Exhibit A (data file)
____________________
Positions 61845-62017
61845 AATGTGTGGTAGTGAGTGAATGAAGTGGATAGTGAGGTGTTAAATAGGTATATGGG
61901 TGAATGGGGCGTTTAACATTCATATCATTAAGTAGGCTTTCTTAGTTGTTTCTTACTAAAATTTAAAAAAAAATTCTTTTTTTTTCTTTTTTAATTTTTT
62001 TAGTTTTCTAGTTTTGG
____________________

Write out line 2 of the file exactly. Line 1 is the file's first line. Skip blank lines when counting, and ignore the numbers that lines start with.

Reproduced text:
61845 AATGTGTGGTAGTGAGTGAATGAAGTGGATAGTGAGGTGTTAAATAGGTATATGGG